The importance of timing, both in the production of tumourous cells and in the growth of the tumours, apparently results from the interaction of 24 hr. rhythms of several processes. Although the introduction at any time of day of large excesses of hormone is followed by the formation of tumourous cells, at a low level of concentration not only is the 24 hr. rhythm of secretion concerned, but also the sensitivity of the gut, which itself shows a 24 hr. rhythm. The hormone continues to act when the cells have become tumourous and again it is not just the presence of the hormone which is involved, but the timing of its presence, for this same hormone which was responsible for the formation of the tumour can control its growth, if present at the normal time. Perhaps it is also significant that the cells which give rise to the tumour are cells which probably show a 24 hr. rhythm of mitosis under normal conditions; this has not been shown, but it appears likely, since the regeneration of the epithelium is connected with feeding, and feeding follows the 24 hr. rhythm of locomotory activity.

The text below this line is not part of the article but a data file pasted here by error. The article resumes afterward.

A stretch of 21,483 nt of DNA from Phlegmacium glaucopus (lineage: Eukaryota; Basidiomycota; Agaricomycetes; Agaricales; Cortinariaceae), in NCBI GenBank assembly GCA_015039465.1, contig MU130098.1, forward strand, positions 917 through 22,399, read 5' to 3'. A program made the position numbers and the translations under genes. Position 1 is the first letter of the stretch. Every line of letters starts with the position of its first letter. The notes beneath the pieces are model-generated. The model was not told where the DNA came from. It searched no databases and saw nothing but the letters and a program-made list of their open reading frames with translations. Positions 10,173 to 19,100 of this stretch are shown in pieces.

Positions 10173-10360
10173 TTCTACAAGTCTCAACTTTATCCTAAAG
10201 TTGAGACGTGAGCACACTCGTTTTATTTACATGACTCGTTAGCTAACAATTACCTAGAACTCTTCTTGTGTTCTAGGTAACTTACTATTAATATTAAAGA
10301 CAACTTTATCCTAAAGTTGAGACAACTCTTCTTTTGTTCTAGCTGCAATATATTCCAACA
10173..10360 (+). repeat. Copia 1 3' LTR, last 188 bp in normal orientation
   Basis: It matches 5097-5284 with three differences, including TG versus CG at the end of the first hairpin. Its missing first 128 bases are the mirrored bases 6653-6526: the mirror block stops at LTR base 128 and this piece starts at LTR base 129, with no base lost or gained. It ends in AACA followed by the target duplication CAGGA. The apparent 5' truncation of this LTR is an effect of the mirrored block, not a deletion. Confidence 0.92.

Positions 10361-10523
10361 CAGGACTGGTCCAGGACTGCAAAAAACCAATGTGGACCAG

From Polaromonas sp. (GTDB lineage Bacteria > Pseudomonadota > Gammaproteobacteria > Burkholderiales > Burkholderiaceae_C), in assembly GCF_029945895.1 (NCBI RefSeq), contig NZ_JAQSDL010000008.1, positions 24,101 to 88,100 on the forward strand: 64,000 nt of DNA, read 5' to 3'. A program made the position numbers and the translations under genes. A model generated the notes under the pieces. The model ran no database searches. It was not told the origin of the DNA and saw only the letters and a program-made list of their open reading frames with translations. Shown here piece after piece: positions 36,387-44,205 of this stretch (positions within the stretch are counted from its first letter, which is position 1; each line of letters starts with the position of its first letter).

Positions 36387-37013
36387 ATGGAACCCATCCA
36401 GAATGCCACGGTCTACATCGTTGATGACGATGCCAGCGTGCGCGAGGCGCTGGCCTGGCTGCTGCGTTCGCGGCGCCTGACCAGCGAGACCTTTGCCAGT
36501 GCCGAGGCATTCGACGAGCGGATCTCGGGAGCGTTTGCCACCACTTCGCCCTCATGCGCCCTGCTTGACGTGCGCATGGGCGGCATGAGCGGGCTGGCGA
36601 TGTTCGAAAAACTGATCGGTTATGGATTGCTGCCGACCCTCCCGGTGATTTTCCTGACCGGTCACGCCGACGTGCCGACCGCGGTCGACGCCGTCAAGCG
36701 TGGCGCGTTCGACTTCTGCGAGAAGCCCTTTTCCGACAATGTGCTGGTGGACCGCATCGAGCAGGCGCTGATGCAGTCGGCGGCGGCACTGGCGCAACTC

Nothing is known of the chemical nature of the sub-oesophageal ganglion secretion, nor of the way in which it acts on the animal in regulating the locomotor activity rhythm. Whether it acts through one or several systems, and whether it is the secretion itself or a secondary system which is responsible for the formation of tumours, is unknown, but, however tumour formation is brought about, the essential feature appears to be the continuous presence of the hormone. The normal animal seems to be well safeguarded from continuous secretion; even if the sub-oesophageal ganglion could maintain a continuous supply, the secretory phase appears to be bound to a 24 hr. rhythm which has, as yet, proved unalterable by experimental means.